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First sod turned for a second time at historic BaptistCare site

Once complete, this housing will see BaptistCare own and operate more than 650 community housing residences over 13 locations

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Sixty-eight years after the completion of its very first home for elderly women, leading not for profit organisation, BaptistCare, witnessed a second “turning of the first sod” today at the organisation’s Carlingford birthplace.

Construction will shortly commence on the community housing provider’s historic site, with its largest community housing development of 162 much-needed social and affordable units for seniors and single-parent families.

BaptistCare Chief Executive Officer, Charles Moore, was joined by Minister for Families, Communities and Disability Services Gareth Ward to celebrate the commencement of the project.

“We originally purchased the six-acre parcel of land here for £2000 in 1948, and in 1953 built a home to support elderly women in the immediate post-war period,” said Mr Moore.

“Yallambi was home to many older Australians up until 2017 when we relocated residents to our newly-built The Gracewood Centre in Kellyville in preparation for this new era of housing.”

“Now in 2021 we are constructing homes for people who would otherwise experience a lack of access to safe and secure affordable housing and even homelessness,” he said.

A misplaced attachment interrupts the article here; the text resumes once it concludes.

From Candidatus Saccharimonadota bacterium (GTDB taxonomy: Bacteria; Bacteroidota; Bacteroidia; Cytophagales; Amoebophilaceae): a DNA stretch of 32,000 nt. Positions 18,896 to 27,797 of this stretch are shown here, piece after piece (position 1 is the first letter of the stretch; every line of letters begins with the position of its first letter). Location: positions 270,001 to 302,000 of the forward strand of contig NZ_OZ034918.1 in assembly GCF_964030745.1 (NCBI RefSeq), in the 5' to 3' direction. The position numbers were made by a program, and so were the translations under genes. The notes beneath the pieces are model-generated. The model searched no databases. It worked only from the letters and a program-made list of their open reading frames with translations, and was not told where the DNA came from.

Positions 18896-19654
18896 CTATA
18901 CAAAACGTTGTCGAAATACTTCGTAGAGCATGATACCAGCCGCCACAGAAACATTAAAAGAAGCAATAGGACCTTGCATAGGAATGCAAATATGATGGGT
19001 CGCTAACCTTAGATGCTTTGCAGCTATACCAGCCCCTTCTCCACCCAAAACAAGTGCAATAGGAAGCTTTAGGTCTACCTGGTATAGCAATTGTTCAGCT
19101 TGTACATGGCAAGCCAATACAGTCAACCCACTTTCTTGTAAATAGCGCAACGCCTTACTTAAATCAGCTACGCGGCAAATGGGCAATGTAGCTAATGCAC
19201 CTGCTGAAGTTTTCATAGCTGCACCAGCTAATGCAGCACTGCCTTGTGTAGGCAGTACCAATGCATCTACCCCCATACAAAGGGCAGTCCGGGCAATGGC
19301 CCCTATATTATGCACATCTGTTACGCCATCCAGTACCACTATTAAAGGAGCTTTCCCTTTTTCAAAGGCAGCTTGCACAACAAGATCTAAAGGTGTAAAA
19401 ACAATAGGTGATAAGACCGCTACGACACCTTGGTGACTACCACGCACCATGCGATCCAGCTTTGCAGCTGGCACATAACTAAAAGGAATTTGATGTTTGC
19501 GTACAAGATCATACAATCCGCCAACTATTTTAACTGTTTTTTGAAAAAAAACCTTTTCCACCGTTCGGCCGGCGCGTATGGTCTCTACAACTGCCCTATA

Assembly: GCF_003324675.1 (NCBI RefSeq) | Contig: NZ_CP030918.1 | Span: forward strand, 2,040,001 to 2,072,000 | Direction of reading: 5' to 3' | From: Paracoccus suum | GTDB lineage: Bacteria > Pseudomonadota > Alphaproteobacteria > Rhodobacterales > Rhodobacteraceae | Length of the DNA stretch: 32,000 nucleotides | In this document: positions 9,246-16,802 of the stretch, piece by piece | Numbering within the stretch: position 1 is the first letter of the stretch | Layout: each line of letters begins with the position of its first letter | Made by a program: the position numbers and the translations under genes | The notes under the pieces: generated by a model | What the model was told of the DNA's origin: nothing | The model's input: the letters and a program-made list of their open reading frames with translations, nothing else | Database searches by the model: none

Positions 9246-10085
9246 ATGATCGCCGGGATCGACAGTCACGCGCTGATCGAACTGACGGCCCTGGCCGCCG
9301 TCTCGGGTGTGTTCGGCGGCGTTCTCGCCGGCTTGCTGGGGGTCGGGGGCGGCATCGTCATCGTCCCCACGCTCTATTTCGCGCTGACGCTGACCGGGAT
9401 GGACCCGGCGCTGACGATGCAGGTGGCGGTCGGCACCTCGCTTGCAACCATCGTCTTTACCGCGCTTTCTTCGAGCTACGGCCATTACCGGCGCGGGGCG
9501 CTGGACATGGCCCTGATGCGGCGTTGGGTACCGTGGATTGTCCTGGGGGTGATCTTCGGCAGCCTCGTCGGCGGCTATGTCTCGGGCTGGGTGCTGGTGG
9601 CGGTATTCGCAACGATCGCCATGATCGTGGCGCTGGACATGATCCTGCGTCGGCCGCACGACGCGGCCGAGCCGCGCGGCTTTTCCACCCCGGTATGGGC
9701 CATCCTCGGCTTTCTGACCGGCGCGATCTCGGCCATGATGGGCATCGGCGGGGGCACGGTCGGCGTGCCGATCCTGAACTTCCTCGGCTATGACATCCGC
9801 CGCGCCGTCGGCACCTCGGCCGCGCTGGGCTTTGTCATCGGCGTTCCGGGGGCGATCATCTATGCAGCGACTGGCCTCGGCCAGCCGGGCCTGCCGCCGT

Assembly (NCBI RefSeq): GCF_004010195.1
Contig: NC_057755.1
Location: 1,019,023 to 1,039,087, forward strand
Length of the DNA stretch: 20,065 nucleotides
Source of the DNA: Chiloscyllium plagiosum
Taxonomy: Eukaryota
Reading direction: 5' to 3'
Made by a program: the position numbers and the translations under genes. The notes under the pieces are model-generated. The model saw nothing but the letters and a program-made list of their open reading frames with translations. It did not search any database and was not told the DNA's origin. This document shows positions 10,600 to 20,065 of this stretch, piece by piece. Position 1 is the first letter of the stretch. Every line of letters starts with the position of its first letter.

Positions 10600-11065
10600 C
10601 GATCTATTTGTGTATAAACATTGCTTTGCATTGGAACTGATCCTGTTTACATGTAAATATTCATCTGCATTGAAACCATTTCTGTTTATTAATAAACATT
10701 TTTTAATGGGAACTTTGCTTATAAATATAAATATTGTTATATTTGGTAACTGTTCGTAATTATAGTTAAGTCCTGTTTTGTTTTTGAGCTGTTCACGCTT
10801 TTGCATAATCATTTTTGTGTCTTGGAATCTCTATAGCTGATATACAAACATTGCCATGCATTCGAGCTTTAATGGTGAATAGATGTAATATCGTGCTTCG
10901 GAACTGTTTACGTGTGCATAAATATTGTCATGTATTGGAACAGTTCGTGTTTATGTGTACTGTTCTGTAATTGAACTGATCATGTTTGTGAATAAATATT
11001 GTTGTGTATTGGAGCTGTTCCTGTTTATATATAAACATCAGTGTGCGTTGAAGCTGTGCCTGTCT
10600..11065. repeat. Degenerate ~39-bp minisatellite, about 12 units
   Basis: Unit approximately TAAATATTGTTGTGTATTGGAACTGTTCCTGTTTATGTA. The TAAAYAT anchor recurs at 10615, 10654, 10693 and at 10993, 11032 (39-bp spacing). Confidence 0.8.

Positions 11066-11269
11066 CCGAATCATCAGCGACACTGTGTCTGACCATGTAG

“These units will complete the 500 units we are building in partnership with the NSW Government. This partnership demonstrates that with the right mix of funding, community housing providers like BaptistCare can go beyond building the vital bricks and mortar and also deliver life-transforming support. The Government can be assured that we’re here for the long run and committed to the provision of safe and affordable housing for people who need it.”

“What we need now is recurrent funding and commitment from Government – both State and Federal. It’s a simple equation – the funding we have available simply will not do enough to fill the shortfall when it comes to social and affordable housing in this country,” said Mr Moore.

In the City of Parramatta, 24%, or one in four households in the private rental market are currently in rental housing stress, while almost 2,000 people are waiting for social housing in the region.

Once complete, the housing at Carlingford will see BaptistCare owning and operating more than 650 community housing residences over 13 locations across NSW.

The Carlingford housing design involves three 4-storey unit blocks with an underground car park and a central courtyard for tenants to enjoy. More than 60% of the housing will be dedicated to seniors.

The development will also see BaptistCare providing traffic lights and a pedestrian crossing at the intersection of Baker St and Pennant Hills Rd to improve road and pedestrian safety.  

BaptistCare’s community housing model is more than just a roof over a head, as BaptistCare General Manager for Housing, Rob Ellis, explains.

“Our housing model includes an onsite team who come alongside tenants and offer wrap-around support and services that foster wellbeing and independence. Having a secure place to call home is vital, but we are also creating communities in our housing sites and encouraging friendships and support networks for the people who live there,” said Mr Ellis.

BaptistCare is a leading not for profit Christian care provider that has been serving the aged and people living with disadvantage for more than 75 years. The organisation is a registered community housing provider.

You can hear more about our housing development in Carlingford on this Channel 7 news broadcast.